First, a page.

Take heart, girlfriends. Let your resounding YES become a repeated YES and in the words of Tim Keller:

“God is handling your life well

Your bad things will turn out for good

Your good things cannot be taken from you

And the best things are yet to come.”

Snow Day Throwback

DSCN3094.JPGThis blog post by Shereen originally was posted on February 3, 2011 after our Tuesday Morning classes had been cancelled due to snow. Here we are five years and one day later and the message is still as relevant. Enjoy this throwback with me today.

The one thing I love about living in Nebraska is a snow day—you know, the day after the storm when everything shuts down, and all the plans you thought were so crucial just got cancelled. It’s a gift!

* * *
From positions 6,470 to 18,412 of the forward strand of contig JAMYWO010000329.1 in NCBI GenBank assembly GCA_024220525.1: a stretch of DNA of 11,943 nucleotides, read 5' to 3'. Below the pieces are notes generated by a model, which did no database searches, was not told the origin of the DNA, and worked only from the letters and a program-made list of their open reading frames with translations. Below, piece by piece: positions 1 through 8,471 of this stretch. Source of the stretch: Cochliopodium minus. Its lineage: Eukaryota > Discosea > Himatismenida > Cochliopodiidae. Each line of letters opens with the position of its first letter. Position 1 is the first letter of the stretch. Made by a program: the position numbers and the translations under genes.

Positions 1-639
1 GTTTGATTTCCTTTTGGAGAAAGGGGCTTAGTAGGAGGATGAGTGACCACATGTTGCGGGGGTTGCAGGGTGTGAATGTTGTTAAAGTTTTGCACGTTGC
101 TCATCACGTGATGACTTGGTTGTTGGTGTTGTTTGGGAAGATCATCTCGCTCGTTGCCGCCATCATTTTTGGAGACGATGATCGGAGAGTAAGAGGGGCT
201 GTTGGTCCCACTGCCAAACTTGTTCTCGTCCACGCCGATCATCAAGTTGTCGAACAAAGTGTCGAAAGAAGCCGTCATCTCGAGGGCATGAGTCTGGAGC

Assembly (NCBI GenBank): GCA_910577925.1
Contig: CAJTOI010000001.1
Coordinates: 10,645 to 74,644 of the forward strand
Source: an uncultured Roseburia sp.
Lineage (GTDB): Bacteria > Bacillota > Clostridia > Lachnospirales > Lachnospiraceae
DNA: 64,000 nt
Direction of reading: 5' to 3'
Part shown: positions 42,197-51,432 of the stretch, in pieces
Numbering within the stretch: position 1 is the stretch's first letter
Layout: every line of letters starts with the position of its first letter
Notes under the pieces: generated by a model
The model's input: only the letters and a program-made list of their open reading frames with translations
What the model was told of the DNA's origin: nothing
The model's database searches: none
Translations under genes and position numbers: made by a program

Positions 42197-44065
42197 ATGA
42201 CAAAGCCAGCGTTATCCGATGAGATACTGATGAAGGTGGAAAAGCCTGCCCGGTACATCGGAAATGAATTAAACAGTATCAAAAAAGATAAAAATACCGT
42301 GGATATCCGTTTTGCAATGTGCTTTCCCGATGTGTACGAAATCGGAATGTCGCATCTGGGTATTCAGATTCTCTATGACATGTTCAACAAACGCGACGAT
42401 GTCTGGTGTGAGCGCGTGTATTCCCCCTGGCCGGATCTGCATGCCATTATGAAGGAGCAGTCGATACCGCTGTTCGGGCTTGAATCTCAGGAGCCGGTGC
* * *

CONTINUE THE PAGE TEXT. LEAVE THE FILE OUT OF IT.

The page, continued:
After the storm comes a “free day.” A day to play. Hopefully, the sun is shining on the white-covered ground as you bundle up and head outside for snowmen and snow angels, snowball fights and sledding.  Then everyone tumbles back inside for hot cocoa.

Sure, the storm interrupted plans and added some new clean-up responsibilities, but how else would you ever get a day like this?  God loves us enough to bring the storm.

He takes us out of our hectic, urgent, down-to-the-minute lives and heaps on something new that gives us a different view and a deeper experience with Him.

Drifts of new perspective,

a covering of brightness,

and a calm assurance that—after the storm—comes a stillness.

There’s just no substitute for the danger of the storm followed by the wonder of a snow day. God waits for us to take our lives of service off the shelf and willingly risk safety for the reward of His presence. For God is wild and free and those who would be set free must know the truth of who He is . . . and who He has called them to be.